Back in the days when offices had water coolers, one of the oldest water cooler jokes was this:
I looked up 'idiot' in the dictionary, and there was a picture of Fred.
(Where 'Fred', was the name of one of the office wags who happened to be standing around the water cooler.)
Get it? The little pictures they put next to definitions in the dictionary are chosen to be so iconic that if they used Fred's picture next to 'idiot', then....
Well okay, no one ever said water cooler jokes were very funny. Maybe that's why hardly any offices have water coolers anymore. And come to think of it, how many of us have an unabridged Funk & Wagnalls on our desk anymore? Or even an abridged Funk & Wagnalls?
Mr. Google has pretty much done away with the popularity of printed dictionaries. But Mr. Google has continued the tradition of posting iconic little pictures for practically anything you might want to google.
Sure, if you search Google images, there will be a gazillion photos for almost any search, but only the three or four most iconic of those show up when you're searching the whole web for something.
If you search for 'anchor', for example, Mr. Google will show you these iconic images of anchors:
Note that almost none of those looks like the kind of anchor a real sailor would be likely to have on their boat today. But they are the most perfect representations that Mr. Google could find of what the word 'anchor' means to most people. I think that's what iconic means, anyway. And Mr. Google is tireless in his search for the most perfect, the most iconic images.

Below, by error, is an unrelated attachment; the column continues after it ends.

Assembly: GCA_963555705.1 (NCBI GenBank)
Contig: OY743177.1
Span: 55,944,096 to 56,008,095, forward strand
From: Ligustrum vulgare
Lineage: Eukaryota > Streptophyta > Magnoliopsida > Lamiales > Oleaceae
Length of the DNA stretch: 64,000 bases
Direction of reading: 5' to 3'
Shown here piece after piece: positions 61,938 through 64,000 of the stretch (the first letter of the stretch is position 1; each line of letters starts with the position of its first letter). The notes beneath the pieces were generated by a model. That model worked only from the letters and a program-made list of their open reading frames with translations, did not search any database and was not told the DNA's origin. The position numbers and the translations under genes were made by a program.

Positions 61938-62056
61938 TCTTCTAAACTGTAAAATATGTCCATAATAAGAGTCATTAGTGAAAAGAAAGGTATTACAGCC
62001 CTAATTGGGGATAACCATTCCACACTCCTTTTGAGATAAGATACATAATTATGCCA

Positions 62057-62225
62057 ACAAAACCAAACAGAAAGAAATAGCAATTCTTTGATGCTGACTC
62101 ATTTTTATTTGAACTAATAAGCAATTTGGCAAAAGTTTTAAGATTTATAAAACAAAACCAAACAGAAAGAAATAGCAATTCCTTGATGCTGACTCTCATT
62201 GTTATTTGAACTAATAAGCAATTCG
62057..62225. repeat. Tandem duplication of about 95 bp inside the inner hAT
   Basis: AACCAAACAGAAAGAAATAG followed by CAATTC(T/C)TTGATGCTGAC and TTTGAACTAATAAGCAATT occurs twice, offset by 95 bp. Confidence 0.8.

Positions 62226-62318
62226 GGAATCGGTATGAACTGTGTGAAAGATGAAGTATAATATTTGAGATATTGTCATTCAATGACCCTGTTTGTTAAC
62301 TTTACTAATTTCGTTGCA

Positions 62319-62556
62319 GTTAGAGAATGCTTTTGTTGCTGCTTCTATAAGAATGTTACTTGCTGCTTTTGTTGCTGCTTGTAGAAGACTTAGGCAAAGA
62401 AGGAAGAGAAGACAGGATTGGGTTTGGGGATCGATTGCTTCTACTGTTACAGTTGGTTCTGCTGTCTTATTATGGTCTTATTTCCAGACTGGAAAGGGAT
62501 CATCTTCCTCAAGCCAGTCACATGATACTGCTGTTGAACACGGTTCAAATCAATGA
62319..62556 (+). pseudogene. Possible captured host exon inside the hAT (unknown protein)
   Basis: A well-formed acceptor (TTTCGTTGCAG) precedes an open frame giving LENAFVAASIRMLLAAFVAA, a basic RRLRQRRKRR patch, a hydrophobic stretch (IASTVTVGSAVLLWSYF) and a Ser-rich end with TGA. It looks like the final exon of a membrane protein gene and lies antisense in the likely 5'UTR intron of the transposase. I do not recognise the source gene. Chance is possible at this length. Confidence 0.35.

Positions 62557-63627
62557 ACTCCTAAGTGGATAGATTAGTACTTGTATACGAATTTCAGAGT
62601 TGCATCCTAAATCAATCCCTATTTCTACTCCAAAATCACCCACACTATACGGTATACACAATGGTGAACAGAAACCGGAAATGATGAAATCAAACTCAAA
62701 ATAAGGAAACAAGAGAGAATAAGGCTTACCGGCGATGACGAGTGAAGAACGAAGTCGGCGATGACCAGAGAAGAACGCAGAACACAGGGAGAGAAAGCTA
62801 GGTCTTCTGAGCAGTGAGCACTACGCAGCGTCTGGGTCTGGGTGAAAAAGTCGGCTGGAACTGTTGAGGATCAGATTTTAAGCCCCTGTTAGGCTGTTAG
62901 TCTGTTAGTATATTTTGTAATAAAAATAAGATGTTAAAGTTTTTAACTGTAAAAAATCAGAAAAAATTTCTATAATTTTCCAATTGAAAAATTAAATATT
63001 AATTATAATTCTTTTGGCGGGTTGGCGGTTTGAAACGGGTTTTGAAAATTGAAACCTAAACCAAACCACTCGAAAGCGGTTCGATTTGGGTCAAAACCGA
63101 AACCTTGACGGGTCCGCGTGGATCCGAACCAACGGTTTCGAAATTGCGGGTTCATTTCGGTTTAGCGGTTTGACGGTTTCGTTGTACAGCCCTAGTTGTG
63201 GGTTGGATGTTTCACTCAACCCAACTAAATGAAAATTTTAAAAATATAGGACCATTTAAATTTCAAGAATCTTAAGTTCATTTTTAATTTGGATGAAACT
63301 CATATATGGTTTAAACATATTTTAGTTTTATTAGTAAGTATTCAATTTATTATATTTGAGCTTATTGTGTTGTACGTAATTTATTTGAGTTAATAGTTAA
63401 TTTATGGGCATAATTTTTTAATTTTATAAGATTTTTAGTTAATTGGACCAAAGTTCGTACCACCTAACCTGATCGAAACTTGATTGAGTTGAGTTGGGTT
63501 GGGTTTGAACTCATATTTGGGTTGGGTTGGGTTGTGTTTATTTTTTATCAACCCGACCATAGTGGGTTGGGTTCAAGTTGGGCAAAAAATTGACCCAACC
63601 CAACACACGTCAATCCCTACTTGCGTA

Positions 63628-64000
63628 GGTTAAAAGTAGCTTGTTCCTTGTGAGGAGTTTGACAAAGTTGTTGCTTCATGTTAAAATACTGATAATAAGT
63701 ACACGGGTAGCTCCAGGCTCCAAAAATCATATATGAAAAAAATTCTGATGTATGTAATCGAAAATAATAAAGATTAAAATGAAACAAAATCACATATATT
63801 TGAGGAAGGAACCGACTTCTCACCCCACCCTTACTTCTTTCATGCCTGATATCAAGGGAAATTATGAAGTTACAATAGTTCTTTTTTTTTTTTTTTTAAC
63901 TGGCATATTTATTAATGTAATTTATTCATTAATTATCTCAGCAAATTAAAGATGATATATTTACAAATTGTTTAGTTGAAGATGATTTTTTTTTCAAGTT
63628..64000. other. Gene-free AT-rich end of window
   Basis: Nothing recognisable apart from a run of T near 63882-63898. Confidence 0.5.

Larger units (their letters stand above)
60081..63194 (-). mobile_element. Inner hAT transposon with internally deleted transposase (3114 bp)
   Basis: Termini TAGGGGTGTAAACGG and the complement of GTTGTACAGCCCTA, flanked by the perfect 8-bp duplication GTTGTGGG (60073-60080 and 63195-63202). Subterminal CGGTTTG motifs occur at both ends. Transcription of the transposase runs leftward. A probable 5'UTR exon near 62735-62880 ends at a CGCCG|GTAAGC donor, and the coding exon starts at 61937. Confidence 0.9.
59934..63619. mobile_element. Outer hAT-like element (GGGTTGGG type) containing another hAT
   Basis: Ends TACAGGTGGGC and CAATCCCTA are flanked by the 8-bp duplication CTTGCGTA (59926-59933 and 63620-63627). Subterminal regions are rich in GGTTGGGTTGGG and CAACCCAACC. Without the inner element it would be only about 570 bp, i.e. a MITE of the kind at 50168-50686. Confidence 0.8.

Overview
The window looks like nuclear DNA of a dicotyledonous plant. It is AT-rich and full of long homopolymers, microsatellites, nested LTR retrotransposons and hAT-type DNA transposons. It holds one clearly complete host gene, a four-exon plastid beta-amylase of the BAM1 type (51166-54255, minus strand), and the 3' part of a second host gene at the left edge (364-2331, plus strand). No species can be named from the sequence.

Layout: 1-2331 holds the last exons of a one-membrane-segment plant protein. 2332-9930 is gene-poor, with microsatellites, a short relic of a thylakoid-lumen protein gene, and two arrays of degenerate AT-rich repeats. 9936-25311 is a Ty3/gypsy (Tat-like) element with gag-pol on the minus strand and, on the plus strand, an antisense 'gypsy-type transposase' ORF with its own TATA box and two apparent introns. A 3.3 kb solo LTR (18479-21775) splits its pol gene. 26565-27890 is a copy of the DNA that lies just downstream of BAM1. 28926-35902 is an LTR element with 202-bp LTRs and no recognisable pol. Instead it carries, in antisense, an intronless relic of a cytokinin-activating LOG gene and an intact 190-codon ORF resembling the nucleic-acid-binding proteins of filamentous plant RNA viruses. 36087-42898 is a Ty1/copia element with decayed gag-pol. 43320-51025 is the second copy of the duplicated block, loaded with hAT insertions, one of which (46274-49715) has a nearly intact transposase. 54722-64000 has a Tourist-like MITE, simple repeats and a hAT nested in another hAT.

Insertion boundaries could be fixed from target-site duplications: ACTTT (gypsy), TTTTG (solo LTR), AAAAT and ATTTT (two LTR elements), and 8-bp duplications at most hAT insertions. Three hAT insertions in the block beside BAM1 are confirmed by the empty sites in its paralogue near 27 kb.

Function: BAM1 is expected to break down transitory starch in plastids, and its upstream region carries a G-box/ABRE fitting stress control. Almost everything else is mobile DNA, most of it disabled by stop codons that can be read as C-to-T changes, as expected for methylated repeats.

So, why do I bring this up?
I thought you'd never ask.
While trundling (look that up in your Funk & Wagnalls) through Sitemeter the other day to see if anyone is still reading this blog, I made a remarkable discovery. Someone had found this blog by searching merely for Flemish coil.
So, what the hey, I thought, I'll try doing that same Google search to see if I'm on the 27th or 28th page of hits for Flemish coil. In the course of western civilization, after all, there have been other references to Flemish coils besides the ones in this blog and other photos besides my Blogger profile photo:
And, what the hey, indeed!
I was shocked - shocked, I say - to see the results!
According to Mr. Google (who is never wrong), that very profile photo - photographed on location right here on O Dock - is the second most iconic photo of a Flemish coil in the entire universe:
Do you understand the significance of that?
Since Oprah is no longer on the air, recognition by Mr. Google is the most authoritative acknowledgement that one can have of one's standing in the world!
The once ridiculed Flemish coils of O Dock - and, in particular, my Flemish coil - have finally assumed their rightful place in the entire galaxy of Flemish coils. When it comes to Flemish coils, the coils of O Dock now speak for all the world!
If you still haven't grasped the importance of this, consider that I've just used four exclamation marks in the past six paragraphs. And how often does that happen?
I'm still reeling from all of this. I'm struggling to maintain balance. I'm desperately seeking that inner peace that has guided me through so many of life's overwhelming moments.
How will I cope with this sudden international recognition? Will it affect the tenor of this blog? Will I remain the down-to-earth, humble person that I have always been? Will I continue to ask tedious rhetorical questions like this?
How could I have guessed that a casual reference I made to Flemish coils in the comments page of a now silent sailing blog - lo, so many years ago - would one day lead to such fame?
At long last, I now know there is a God.
And that He uses The Google.